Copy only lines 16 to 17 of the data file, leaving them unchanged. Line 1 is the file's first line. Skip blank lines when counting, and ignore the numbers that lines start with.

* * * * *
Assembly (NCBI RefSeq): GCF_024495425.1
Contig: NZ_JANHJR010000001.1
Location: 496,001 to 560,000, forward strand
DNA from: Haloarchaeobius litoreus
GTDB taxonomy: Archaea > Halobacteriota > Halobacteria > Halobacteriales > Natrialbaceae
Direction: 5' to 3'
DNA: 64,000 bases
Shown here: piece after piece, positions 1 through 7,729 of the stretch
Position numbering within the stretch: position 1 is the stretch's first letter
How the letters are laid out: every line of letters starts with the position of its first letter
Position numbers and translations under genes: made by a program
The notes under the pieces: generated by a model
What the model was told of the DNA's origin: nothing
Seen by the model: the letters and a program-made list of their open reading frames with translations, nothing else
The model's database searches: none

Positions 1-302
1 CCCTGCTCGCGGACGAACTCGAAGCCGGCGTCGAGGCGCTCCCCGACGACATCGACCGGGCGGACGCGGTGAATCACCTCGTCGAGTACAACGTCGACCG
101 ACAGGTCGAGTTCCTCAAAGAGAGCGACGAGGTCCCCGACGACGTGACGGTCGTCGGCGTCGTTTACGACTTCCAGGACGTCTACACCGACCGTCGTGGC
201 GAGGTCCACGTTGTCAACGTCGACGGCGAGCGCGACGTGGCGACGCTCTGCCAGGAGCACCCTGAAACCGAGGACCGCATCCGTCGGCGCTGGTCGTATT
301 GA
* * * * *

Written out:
Positions 1-302
1 CCCTGCTCGCGGACGAACTCGAAGCCGGCGTCGAGGCGCTCCCCGACGACATCGACCGGGCGGACGCGGTGAATCACCTCGTCGAGTACAACGTCGACCG